It’s All Good

Summer is here and good things are happening, friends. One not-so-good thing to get out of the way before the good things: John is in Austin all summer for an internship. I mean, it is really good that he has a wonderful internship that could lead to a career of his dreams and everything, but I miss him, you know? One more not-so-good thing: that thing I wrote about last week that I really don’t want to talk about again because I drained all my emotions into that one post and now I’m working on the healing stuff. So, let’s keep trekking along.

Good things. There are so many, but let’s start with this week — or this weekend, more specifically. This weekend marks the third CMA Fest in a row that my sister and I will attend together. This festival has all the things: FREE country concerts all day long for four days straight; beer; and my favorite city (which is also where I now live), Nashville.

The fact that I live here for this year’s fest may be what I’m looking forward to most. Last year, we stayed in a friend’s ex-boyfriend’s one bedroom apartment (there were four of us), and I slept on a chair — not a couch, a CHAIR — with an ottoman to support my lower half. But the ottoman would slowly slide further and further away as I slept, and I’d wake up with a foot of space underneath my lower back. Let me tell you, a chiropractor would have been a good idea after that trip.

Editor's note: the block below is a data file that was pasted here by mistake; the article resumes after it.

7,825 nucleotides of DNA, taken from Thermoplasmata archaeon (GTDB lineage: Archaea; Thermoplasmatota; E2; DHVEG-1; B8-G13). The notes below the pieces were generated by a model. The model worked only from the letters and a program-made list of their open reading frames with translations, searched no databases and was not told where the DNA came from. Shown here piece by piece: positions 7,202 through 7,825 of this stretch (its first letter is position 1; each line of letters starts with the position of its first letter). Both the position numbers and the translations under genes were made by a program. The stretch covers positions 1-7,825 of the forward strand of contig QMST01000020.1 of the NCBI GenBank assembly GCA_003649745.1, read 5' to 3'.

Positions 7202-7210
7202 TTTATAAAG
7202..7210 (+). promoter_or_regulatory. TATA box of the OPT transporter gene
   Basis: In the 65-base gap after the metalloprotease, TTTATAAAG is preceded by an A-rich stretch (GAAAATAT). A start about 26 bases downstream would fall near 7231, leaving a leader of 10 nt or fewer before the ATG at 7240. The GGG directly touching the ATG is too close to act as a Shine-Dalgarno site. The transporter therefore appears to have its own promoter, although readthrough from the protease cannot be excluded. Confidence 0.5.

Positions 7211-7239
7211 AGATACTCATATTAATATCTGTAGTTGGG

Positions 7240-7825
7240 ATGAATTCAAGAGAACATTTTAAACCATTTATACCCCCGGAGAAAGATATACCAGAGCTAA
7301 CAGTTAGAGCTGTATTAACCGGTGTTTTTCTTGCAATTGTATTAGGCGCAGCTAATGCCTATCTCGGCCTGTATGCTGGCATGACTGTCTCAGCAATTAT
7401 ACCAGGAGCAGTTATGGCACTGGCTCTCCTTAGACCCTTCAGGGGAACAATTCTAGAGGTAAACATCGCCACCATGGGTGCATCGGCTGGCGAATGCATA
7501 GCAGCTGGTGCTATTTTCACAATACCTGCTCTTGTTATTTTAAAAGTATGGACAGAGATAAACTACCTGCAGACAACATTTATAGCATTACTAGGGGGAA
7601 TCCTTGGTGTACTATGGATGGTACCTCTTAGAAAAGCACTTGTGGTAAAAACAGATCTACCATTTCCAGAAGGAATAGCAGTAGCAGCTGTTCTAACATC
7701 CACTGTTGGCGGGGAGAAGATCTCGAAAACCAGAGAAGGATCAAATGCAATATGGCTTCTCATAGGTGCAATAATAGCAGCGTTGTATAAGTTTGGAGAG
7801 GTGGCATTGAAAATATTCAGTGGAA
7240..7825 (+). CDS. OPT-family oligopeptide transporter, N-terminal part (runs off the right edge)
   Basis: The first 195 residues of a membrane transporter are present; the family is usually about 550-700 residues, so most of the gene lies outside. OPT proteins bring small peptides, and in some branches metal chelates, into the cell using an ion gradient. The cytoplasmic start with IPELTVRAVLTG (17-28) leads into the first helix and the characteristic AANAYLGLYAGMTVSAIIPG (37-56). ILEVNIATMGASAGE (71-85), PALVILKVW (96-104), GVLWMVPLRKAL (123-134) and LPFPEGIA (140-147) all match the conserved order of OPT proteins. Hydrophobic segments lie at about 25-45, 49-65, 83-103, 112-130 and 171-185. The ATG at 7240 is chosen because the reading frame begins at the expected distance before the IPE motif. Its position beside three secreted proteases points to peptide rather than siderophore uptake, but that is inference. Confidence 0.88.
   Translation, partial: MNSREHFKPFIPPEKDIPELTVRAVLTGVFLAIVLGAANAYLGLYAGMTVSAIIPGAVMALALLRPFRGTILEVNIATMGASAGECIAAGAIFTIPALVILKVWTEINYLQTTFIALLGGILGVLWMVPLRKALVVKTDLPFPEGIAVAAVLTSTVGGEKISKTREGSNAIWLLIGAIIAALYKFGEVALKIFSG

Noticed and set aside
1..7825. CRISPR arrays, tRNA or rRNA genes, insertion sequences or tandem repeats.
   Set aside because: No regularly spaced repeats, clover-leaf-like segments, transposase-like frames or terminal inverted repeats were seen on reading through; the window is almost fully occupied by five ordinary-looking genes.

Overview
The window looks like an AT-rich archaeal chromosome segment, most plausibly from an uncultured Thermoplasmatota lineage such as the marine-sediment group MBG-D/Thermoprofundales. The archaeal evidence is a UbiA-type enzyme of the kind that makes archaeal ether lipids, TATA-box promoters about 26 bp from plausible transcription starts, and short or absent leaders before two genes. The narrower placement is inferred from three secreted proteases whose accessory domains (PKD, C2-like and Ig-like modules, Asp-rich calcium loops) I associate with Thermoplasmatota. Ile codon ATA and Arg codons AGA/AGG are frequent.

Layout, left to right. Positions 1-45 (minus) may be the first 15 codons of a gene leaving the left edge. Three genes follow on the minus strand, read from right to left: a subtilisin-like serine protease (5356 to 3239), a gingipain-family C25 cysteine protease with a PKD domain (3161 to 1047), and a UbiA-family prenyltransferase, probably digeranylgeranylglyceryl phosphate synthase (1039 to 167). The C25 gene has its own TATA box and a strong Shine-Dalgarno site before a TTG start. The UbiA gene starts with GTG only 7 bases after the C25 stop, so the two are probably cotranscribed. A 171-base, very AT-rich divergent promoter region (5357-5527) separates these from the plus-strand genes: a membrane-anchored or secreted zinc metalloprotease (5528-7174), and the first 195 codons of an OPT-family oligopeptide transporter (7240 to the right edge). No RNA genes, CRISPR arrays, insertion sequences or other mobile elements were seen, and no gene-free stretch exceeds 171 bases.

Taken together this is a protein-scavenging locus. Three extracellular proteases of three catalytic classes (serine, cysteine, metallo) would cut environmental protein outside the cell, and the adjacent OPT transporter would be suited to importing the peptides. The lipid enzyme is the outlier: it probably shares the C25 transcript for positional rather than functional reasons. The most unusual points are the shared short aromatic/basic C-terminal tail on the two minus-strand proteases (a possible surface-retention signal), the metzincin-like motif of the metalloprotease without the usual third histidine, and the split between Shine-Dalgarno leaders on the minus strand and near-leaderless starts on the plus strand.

And the year before that, we stayed in an Airbnb that, granted, was a great deal, but I’m pretty sure the rickety mattress we slept on was 80 years old, and we still had to take 20-minute Uber rides anytime we went downtown. (Chiropractor would’ve been sweet after that one, too.) So, to be in my own bed every night after standing in 90-degree heat for 12 hours every day sounds majestic. (Yeah, I’m basically 25 going on 87 years old.) Plus, I’m only 10 minutes tops from downtown! Bingo.

If you like country at all, I recommend this festival because you can go to free concerts all day, and you don’t have to camp (unlike several *cough* or all? *cough* other country festivals). If you want to see bigger-name artists, you can buy tickets to the nighttime concerts for a couple-hundred bucks, but honestly the day ones are more fun (again, grandma over here), you can get way closer to the performances, and you’ll still see performers you recognize.Read More

Distance and Heart

This week, my boyfriend John is traveling in Israel to consult with startups in Tel Aviv as a part of a credit for his business school classes. We’ve been dating for just more than two-and-a-half years now and living together since last July, and his heart is the greatest complement to my own. So you could say I’m missing the dude pretty big right now.

Where I’m stubborn and impatient, he’s thoughtful and compassionate. Where he procrastinates or takes great care and time to accomplish certain tasks, I make moves forward and fast. When I don’t want to cook (which is often) he gets to work in the kitchen, but not before making sure I have a glass of wine in hand. Where I can chat up anyone and become best friends in five minutes flat, he’s more reserved, quiet, and introspective in social situations. He’s a school person and a history buff; my favorite TV channel is Bravo…